doi:10.1093/jrr/rrs094
PMCID: PMC3589932  PMID: 23097299
Quiescent cell; recovery from radiation-induced damage; pimonidazole; wortmannin; caffeine
11.  DNA double-strand break induction in Ku80-deficient CHO cells following Boron Neutron Capture Reaction 
Background
Boron neutron capture reaction (BNCR) is based on irradiation of tumors after accumulation of boron compound. 10B captures neutrons and produces an alpha (4He) particle and a recoiled lithium nucleus (7Li). These particles have the characteristics of high linear energy transfer (LET) radiation and have marked biological effects. The purpose of this study is to verify that BNCR will increase cell killing and slow disappearance of repair protein-related foci to a greater extent in DNA repair-deficient cells than in wild-type cells.
Methods
Chinese hamster ovary (CHO-K1) cells and a DNA double-strand break (DSB) repair deficient mutant derivative, xrs-5 (Ku80 deficient CHO mutant cells), were irradiated by thermal neutrons. The quantity of DNA-DSBs following BNCR was evaluated by measuring the phosphorylation of histone protein H2AX (gamma-H2AX) and 53BP1 foci using immunofluorescence intensity.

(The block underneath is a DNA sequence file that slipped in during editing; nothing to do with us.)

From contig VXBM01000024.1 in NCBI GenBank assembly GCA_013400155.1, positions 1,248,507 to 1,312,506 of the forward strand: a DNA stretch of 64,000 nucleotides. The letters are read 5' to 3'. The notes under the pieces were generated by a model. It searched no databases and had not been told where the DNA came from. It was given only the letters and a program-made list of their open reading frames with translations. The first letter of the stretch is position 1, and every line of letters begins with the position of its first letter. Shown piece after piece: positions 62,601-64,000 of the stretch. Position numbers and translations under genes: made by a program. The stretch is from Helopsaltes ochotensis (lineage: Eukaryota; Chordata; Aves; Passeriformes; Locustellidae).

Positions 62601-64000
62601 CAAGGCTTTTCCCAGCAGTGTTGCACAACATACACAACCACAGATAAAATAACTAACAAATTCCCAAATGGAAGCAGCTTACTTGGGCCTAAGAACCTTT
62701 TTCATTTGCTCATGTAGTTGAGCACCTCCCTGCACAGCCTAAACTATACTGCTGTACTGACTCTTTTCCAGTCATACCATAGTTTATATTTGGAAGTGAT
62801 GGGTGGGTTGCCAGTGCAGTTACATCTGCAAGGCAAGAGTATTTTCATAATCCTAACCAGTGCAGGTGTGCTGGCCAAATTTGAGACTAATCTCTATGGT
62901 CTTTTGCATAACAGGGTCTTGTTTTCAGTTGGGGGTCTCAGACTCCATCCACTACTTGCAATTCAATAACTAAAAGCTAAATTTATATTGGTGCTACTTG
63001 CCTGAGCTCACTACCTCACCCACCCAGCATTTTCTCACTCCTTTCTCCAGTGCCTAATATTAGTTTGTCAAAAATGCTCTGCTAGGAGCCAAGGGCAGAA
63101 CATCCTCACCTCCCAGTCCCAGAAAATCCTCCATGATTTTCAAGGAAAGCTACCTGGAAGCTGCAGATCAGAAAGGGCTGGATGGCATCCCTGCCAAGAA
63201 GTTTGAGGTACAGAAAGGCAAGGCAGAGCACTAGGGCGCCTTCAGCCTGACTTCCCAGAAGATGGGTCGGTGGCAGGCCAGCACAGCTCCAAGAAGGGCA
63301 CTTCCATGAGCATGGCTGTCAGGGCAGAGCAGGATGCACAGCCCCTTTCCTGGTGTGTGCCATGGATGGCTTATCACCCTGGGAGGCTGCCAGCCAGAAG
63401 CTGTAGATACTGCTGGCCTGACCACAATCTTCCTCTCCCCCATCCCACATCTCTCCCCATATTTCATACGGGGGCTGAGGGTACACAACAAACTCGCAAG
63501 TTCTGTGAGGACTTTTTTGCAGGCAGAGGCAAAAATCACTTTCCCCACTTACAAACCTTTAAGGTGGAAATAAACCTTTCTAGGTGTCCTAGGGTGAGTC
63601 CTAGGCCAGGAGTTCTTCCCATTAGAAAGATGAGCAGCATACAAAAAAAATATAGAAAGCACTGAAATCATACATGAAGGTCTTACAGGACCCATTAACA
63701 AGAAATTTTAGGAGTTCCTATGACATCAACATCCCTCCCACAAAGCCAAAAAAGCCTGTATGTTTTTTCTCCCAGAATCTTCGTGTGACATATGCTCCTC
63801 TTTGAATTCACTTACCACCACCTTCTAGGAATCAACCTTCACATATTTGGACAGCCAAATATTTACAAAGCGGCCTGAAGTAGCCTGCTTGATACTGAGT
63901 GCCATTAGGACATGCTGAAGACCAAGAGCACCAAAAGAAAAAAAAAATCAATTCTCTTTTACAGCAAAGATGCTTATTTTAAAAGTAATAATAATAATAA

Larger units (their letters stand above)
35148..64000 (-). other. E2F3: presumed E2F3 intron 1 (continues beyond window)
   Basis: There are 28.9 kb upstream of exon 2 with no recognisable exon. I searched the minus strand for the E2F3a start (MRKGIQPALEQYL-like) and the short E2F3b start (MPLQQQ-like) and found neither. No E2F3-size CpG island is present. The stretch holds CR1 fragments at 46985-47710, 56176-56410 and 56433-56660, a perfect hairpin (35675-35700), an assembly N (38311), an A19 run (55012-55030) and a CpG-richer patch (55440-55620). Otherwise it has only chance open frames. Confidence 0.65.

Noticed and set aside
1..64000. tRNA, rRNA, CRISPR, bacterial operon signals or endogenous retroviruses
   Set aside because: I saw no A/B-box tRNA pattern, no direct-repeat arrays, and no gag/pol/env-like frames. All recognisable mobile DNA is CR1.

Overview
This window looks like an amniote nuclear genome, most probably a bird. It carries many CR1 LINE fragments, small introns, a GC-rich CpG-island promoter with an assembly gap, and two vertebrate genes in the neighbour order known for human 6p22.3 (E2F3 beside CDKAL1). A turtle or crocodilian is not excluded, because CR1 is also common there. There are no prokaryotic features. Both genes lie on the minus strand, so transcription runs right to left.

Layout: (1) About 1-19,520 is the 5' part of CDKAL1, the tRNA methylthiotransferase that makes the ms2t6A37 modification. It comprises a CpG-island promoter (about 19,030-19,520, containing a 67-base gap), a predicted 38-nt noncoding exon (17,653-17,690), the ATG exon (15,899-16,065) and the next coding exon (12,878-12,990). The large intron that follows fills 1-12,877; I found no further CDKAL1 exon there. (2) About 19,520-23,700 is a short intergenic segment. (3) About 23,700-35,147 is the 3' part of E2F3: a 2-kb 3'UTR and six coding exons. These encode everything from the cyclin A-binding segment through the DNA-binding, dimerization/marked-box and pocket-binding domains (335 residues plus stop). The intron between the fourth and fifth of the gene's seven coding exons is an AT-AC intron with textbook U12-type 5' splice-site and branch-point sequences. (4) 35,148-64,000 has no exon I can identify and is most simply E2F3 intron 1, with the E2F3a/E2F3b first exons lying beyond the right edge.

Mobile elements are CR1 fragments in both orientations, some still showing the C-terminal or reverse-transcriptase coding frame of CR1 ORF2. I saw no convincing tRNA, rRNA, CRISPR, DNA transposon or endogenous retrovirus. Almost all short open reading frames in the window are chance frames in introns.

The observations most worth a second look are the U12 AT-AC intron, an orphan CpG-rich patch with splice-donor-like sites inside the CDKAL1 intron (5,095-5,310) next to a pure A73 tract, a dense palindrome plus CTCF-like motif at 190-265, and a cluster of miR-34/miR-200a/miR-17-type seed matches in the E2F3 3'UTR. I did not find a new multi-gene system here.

Results
Two hours after neutron irradiation, the number of gamma-H2AX and 53BP1 foci in the CHO-K1 cells was decreased to 36.5-42.8% of the levels seen 30 min after irradiation. In contrast, two hours after irradiation, foci levels in the xrs-5 cells were 58.4-69.5% of those observed 30 min after irradiation. The number of gamma-H2AX foci in xrs-5 cells at 60-120 min after BNCT correlated with the cell killing effect of BNCR. However, in CHO-K1 cells, the RBE (relative biological effectiveness) estimated by the number of foci following BNCR was increased depending on the repair time and was not always correlated with the RBE of cytotoxicity.
Conclusion
Mutant xrs-5 cells show extreme sensitivity to ionizing radiation, because xrs-5 cells lack functional Ku-protein. Our results suggest that the DNA-DSBs induced by BNCR were not well repaired in the Ku80 deficient cells. The RBE following BNCR of radio-sensitive mutant cells was not increased but was lower than that of radio-resistant cells. These results suggest that gamma-ray resistant cells have an advantage over gamma-ray sensitive cells in BNCR.
doi:10.1186/1748-717X-6-106
PMCID: PMC3179943  PMID: 21888676
xrs-5; DNA-DSB; BNCR; gamma-H2AX; 53BP1
12.  Significance of manipulating tumour hypoxia and radiation dose rate in terms of local tumour response and lung metastatic potential, referring to the response of quiescent cell populations 
The British Journal of Radiology  2010;83(993):776-784.